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UR Medicine



Our Philosophy of Care

At the University of Rochester Medical Center, we believe a kidney transplant is a lifelong commitment for you and for us. We will stay involved with you and your family through the entire transplant process. We get to know you very well and recognize that preparing for and living with a transplant will affect your lifestyle in many ways. We will help you maintain and resume many of your activities and even become involved in new ones.

We are committed to the time, effort, and resources required to make your transplant a success. Our definition of success extends far beyond the operating room. We will work with you to make your life after the transplant as successful as possible.

What is a Kidney Transplant?

A kidney transplant is when a patient whose kidneys are no longer working gets a healthy kidney from another person. A transplant surgeon opens the patient’s abdomen and places the healthy kidney in the patient’s body. With kidney transplants, the donor can be living or deceased.

The Kidney Transplant Process

  • Evaluation - You will need to be evaluated to determine if you are eligible for a transplant. The evaluation includes a variety of tests, including a physical exam, X-rays and CT scans, blood tests and any other tests your providers feel necessary.
  • Finding an kidney - If you qualify for a kidney transplant, you will be placed on a waiting list to receive an organ. Or, if you have a family member who is a compatible match and is willing to donate their kidney, living donor transplantation may be an option for you.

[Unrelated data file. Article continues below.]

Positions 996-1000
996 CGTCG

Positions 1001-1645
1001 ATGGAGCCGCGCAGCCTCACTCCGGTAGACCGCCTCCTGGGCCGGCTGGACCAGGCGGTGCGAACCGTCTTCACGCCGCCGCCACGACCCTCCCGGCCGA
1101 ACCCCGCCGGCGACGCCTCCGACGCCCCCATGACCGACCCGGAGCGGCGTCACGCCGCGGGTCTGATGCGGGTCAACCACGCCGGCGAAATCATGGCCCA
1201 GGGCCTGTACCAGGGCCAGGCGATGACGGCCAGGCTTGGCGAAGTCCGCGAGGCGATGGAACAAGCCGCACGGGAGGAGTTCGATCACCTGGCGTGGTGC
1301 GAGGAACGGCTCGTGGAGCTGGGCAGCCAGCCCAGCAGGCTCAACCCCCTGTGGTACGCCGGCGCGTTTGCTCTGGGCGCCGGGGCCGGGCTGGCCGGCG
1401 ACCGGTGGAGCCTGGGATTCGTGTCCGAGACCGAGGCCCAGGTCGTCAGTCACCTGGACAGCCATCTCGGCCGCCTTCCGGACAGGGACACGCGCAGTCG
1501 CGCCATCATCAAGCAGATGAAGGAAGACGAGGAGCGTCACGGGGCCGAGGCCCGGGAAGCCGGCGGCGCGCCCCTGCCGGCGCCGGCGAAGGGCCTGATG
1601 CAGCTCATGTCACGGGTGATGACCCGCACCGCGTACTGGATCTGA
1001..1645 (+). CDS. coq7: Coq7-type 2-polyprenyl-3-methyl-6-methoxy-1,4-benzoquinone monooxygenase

• Getting a kidney - If you are on the waitlist and a kidney becomes available, you will need to get to the hospital immediately for the procedure.
  • Surgery - During the surgery, the surgeon makes an incision and places the new kidney in your lower abdomen.
  • Recovery - After your surgery, you will need to stay in the hospital for about a week. You will then need several checkups in the weeks after you leave the hospital. During the years following your surgery, you will need to receive follow-up care from your transplant team.


You’ll be contacted when a kidney is available. If your new kidney is from a living donor, both you and the donor will be in surgery at the same time. One team of surgeons will do the nephrectomy (removing the kidney from the donor), while another prepares you to receive the donated kidney.

If your new kidney is from a person who has recently died, your surgery starts when it arrives at the hospital and the results of the cross-match test, described above, are negative (satisfactory).

The surgery can take from 3 to 4 hours or more. You will be given general anesthesia. Your surgeon makes an incision in your lower abdomen and puts the new kidney in place. Then the surgeon connects the artery and vein of the new kidney to your own artery and vein. Your blood will then flow through the new kidney. The ureter from the new kidney will be connected to your bladder. Often, the new kidney will start making urine as soon as your blood starts flowing through it, but sometimes a few weeks pass before it starts working. Unless they are causing infection or high blood pressure, your own kidneys are left in place.